President Trump plans on adding former independent counsel Kenneth W. Starr and the defense lawyer Alan Dershowitz to his legal team for his trial by the Senate, a person briefed on the plan said Friday.
Mr. Starr, whose investigation into President Bill Clinton’s sexual relationships led to his impeachment, will be joined by Robert Ray, who succeeded Mr. Starr as independent counsel and wrote the final report on Mr. Clinton, the person said.
Mr. Dershowitz, a Harvard Law School professor emeritus who became famous as a defense counsel for high-profile defendants like O.J. Simpson, will have a more limited role than the two former independent counsels, presenting oral arguments at the Senate trial “to address the constitutional arguments against impeachment and removal,” the team said in a statement.
The White House counsel, Pat Cipollone, and Mr. Trump’s personal lawyer, Jay Sekulow, will lead the legal team. Others will be added as well, including Pam Bondi, the former Florida attorney general who has been a spokeswoman for the defense effort, and Jane Raskin, who defended Mr. Trump during the inquiry by special counsel Robert S. Mueller III, will also join the team, officials said.
For weeks, Mr. Trump has tried to add what he sees as combative allies to the legal team that will defend him in the Senate. He initially wanted three House Republicans to be on the team, but Senator Mitch McConnell, the majority leader, objected.
The president has been concerned about having media-savvy defenders play the same vocal role that Rudolph W. Giuliani did during the Mueller investigation. Mr. Dershowitz has been a media figure for years and Mr. Starr was a contributor to Fox News until parting ways with it because of his new role with Mr. Trump.
But neither appointment is without controversy, and Republicans on Friday voiced private reservations about both men.
Mr. Dershowitz has faced questions about his representation of Jeffrey Epstein, a financier and convicted sex offender who committed suicide in a New York City jail in August. Mr. Dershowitz helped negotiate Mr. Epstein’s lenient sentence in 2008. He has also been accused of engaging in sex with an underage girl he met through Mr. Epstein; he has denied the claim.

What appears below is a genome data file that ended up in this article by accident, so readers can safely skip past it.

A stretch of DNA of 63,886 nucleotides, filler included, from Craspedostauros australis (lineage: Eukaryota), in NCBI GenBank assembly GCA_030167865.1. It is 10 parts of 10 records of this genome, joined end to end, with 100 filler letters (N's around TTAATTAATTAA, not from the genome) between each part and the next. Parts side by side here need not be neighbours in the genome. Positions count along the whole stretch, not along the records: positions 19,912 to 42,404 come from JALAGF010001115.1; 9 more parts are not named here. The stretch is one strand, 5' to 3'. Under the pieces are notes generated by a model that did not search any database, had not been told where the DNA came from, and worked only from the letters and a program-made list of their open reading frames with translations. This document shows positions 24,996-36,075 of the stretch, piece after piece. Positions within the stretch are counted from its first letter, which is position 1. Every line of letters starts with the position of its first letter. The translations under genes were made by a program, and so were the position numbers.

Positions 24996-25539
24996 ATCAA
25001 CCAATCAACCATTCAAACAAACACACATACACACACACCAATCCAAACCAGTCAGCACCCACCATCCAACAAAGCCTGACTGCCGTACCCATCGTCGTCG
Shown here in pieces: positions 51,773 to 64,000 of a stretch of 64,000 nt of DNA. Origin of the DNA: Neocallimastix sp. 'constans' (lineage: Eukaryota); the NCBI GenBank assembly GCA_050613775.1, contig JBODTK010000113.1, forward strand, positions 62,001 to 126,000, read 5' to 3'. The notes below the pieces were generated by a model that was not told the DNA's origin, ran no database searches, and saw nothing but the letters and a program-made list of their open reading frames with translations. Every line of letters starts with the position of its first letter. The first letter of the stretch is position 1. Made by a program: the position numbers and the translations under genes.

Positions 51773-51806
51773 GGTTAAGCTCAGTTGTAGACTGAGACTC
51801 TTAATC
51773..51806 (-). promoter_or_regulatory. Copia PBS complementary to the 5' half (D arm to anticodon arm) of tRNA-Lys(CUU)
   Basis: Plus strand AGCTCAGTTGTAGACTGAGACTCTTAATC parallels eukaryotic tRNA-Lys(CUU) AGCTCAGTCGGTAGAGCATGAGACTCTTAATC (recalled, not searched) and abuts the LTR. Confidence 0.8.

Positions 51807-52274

Mr. Starr, who helped Mr. Dershowitz on the Epstein defense in 2007, was forced from his job as president of Baylor University amid accusations he did not respond to allegations of sexual assault made by women against members of the school’s football team.
In 1999, after the Clinton impeachment, Mr. Trump told interviewers that Mr. Starr was a “wacko” and a “lunatic.” But more recently, he is said to have enjoyed watching him on television.
Mr. Starr declined to comment on Friday.
In a brief telephone interview, Mr. Dershowitz said he expected his sole role to be arguing on behalf of Mr. Trump before the Senate next Friday, making points he had made in writing and on television.
He said that he “worried about the precedent” set by the two articles of impeachment, which he described as “too vague and open-ended,” and absent “high crimes and misdemeanors.”
The statement announcing his appointment described Mr. Dershowitz as “nonpartisan when it comes to the Constitution,” having opposed the impeachment of Mr. Clinton and voted for Hillary Clinton.
“He is participating in this impeachment trial to defend the integrity of the Constitution and to prevent the creation of a dangerous constitutional precedent,” it said.